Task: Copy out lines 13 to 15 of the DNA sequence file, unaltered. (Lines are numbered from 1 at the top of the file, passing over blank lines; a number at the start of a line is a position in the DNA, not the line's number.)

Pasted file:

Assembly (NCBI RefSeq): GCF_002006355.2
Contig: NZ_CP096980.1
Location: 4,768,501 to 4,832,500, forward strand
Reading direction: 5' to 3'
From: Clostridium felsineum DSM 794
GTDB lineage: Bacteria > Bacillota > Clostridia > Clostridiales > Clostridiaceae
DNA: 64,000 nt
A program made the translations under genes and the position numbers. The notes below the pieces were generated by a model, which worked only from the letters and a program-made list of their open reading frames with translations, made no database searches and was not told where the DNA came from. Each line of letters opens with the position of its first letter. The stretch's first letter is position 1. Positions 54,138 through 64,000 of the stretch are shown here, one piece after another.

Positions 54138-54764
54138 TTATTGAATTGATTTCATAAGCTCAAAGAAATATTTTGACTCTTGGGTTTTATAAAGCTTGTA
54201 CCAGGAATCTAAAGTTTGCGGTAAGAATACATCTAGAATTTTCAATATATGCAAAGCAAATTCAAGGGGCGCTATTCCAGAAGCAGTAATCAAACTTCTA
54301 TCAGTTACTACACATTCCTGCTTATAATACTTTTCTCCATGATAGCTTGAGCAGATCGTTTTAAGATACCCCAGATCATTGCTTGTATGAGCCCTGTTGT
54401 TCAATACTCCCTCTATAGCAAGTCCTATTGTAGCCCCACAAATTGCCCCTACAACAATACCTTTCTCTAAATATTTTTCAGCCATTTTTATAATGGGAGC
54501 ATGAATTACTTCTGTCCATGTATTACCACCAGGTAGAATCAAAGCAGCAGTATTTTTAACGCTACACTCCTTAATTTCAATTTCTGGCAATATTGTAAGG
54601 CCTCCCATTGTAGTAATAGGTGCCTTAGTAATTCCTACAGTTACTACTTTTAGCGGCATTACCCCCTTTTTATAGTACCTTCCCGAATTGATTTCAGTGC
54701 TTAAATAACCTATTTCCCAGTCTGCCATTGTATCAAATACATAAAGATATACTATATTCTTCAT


54401 TCAATACTCCCTCTATAGCAAGTCCTATTGTAGCCCCACAAATTGCCCCTACAACAATACCTTTCTCTAAATATTTTTCAGCCATTTTTATAATGGGAGC
54501 ATGAATTACTTCTGTCCATGTATTACCACCAGGTAGAATCAAAGCAGCAGTATTTTTAACGCTACACTCCTTAATTTCAATTTCTGGCAATATTGTAAGG
54601 CCTCCCATTGTAGTAATAGGTGCCTTAGTAATTCCTACAGTTACTACTTTTAGCGGCATTACCCCCTTTTTATAGTACCTTCCCGAATTGATTTCAGTGC